Thursday, August 9, 2012

Birth of Book: Transnationalizing Viet Nam

You may have noticed that my blog entries have been sparse in the last few years. Aside from having two babies, I've also birthed a BOOK! Though I have worked on various projects and written on diverse topics for more than two decades, my first book, Transnationalizing Viet Nam, represents my life's work up to date. 

Transnationalizing Viet Nam offers an in-depth look at the dynamic and long-standing connections between Viet nam and its diaspora in the united States. These links are especially astounding considering the many decidedly antidiasporic elements in not only the home and host countries but also the ethnic community itself. This rich transnational history—which has gone largely undetected, or at least unrecognized—is revealed through nearly two decades of careful longitudinal, multisite research, punctuated by the voices of 250 interviewees.

Professor Emily Noelle Ignacio, author of Building Diaspora had this to say, "Transnationalizing Viet Nam greatly broadens our understanding of diasporic networks, transnationalism, and the Vietnamese diaspora. Valverde uniquely documents, over two decades, the tentative relationship between Vietnamese in the diaspora and those located in the homeland. She paints a vivid picture of the complex political landscape that influences diasporic members’ personal decisions and convincingly demonstrates that scholarship on ‘the immigrant experience’ and racial and/or ethnic identity must always take into account both the immigrants’ memories and present conceptions of both their ‘homeland’ and their homeland’s culture in relation to their perceptions of and actual experiences in the ‘host’ country."

Premier scholar of Ethnic Studies, Professor Yen Le Espiritu observed, Bridging Asian Studies and Asian American Studies, Transnationalizing Viet Nam is a rich and nuanced study of transnational linkages between Viet Nam and its diaspora in the United States. Through fascinating case studies of Vietnamese popular music productions, Internet virtual communities, diasporic art and community politics, Kieu-Linh Caroline Valverde provides a rare glimpse into how Vietnamese have connected their worlds and made meanings for themselves.

Senior Asian American Studies scholar, Linda Vo, remarked about the book, [Valverde] delves into the most controversial and complex issues facing the community and her selection of examples for each chapter is deliberate and well chosen. A major strength...[is] that also connects the chapters, is the analysis of the political identity of the community, namely the debates over nationalism, homeland, and communism within the community and how it manifests itself in various venues.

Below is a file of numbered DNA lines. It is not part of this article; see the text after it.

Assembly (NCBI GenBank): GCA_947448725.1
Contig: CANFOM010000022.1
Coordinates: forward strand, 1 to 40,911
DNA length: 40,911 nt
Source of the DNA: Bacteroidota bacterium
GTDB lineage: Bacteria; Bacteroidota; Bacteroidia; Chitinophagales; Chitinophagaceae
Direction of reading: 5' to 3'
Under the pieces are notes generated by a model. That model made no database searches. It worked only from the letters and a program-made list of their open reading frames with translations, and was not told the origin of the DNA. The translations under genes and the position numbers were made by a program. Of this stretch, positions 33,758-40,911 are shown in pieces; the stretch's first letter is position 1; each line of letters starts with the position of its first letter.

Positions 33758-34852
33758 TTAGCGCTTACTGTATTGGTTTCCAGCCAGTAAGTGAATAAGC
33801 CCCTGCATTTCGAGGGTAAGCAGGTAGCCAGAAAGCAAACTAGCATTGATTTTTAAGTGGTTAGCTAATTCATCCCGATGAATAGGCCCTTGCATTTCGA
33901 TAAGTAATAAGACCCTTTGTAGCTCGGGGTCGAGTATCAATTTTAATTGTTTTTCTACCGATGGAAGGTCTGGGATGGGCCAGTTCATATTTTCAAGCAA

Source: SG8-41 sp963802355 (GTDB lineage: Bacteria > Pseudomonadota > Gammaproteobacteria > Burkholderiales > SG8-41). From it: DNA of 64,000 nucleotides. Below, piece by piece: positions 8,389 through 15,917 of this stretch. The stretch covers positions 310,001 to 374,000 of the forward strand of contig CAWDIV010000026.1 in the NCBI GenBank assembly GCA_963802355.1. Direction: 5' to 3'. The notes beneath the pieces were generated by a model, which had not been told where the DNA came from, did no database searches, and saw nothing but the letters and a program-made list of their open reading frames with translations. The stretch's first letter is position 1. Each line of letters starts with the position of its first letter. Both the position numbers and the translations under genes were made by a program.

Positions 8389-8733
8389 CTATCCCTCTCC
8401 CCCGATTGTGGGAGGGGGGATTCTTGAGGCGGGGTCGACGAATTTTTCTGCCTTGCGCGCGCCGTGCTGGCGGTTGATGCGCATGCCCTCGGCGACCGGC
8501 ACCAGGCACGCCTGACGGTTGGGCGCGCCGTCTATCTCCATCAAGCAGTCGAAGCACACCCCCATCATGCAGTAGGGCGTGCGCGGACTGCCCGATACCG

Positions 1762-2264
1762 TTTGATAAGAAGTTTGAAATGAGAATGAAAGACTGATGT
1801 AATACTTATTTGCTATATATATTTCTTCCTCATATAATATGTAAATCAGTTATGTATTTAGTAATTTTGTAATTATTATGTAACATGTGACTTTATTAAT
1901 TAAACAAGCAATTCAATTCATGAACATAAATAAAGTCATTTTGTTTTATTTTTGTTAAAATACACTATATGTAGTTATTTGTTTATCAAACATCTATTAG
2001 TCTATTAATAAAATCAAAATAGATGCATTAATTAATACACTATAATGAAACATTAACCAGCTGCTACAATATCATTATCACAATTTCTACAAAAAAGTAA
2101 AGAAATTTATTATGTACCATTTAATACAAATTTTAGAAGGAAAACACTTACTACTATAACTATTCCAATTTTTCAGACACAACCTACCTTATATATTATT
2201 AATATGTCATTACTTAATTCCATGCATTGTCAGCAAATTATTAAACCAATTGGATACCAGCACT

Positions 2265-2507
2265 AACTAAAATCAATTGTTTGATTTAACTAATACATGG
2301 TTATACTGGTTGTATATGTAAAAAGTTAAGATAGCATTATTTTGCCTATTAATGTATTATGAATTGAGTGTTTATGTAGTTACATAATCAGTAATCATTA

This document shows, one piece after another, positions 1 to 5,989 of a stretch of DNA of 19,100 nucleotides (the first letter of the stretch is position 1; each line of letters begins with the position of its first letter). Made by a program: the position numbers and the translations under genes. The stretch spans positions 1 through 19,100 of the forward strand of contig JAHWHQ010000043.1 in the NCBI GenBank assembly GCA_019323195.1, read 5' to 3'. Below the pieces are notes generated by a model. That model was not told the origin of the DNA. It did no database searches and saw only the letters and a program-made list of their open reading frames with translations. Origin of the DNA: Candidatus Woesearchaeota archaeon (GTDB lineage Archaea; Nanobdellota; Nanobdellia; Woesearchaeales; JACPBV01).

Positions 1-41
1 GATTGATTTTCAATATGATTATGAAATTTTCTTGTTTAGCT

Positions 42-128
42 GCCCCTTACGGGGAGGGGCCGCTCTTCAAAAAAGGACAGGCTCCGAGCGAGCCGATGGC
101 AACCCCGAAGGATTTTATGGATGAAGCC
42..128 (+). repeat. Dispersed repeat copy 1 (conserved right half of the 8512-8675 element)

My book comes out October 5, 2012. It's already available for pre-order in places like Temple University Press is also offering the book at a discounted price until October 1, 2012. Type T20P to get the discount before checkout! Please also LIKE at the book's Facebook page. 

Look forward to hearing your impressions of the book!

Wednesday, August 8, 2012

Virtually Real

While virtually chatting with a friend today, he pronounced that he's eating an incredible Vietnamese lunch. I answered that I can share the meal with him virtually. Then BOOM, it dawned on my puny brain what the hell the meaning of virtual really is. Virtual means, almost but not quite real. The essence of the experience exists but the real time face-to-face does not. Why then would a scholar, like myself, that write extensively about virtual communities, not make the simple connection to the origin of the word virtual (predating the Internet).

The answer is that I don't think virtual is almost as good as real. I think virtual in some ways is better than real. Virtual spaces has allowed for connections where none existed before, and really would have taken a very long time, if ever, to materialize. I'm talking about how a newslist in the mid 1990s, Vietnam Women's Forum, for example, brought together Vietnamese women scattered throughout the globe to connect virtually and discuss their experiences, hopes, dreams, aspirations,...On the other side of the screen were women very similar to them, and that were willing and able to listen, share, and assist.

In another example, Vietnam Forum, also a newslist from the 1990s, brought together like minded people globally. Most members were overseas Vietnamese interested in the development of Viet Nam. This was quite provocative considering this took place in a time when certain Vietnamese Americans with strong anti-communist points of view, not only forbid connections to Viet Nam, they attacked those that did. This included assassinating Vietnamese American dissident journalists and committing arsen in establishments that were selling cultural products from Viet Nam. The virtual community of Vietnam Forum not only avoided the gaze of anti-communist groups and a repressive Vietnamese state, they successfully organized to make positive change in Viet Nam.

So, about my friend's lunch, I had to say, BS, I could not virtually taste anything. I'm not even close to sharing the meal in real life. His photos of the meal didn't help the matter either; in fact it heightened my desire to rush to a Vietnamese restaurant. So, that part of it blows. What doesn't blow is the fact that this friend and I have been able to collaborate on important projects all summer. We do it via video chat, sometimes even video conferencing with others. Organizing in-person meetings with each other and the rest of the folks would have meant much fewer meetings and less opportunity to share our ideas. Virtual is good and will never play second fiddle to the real.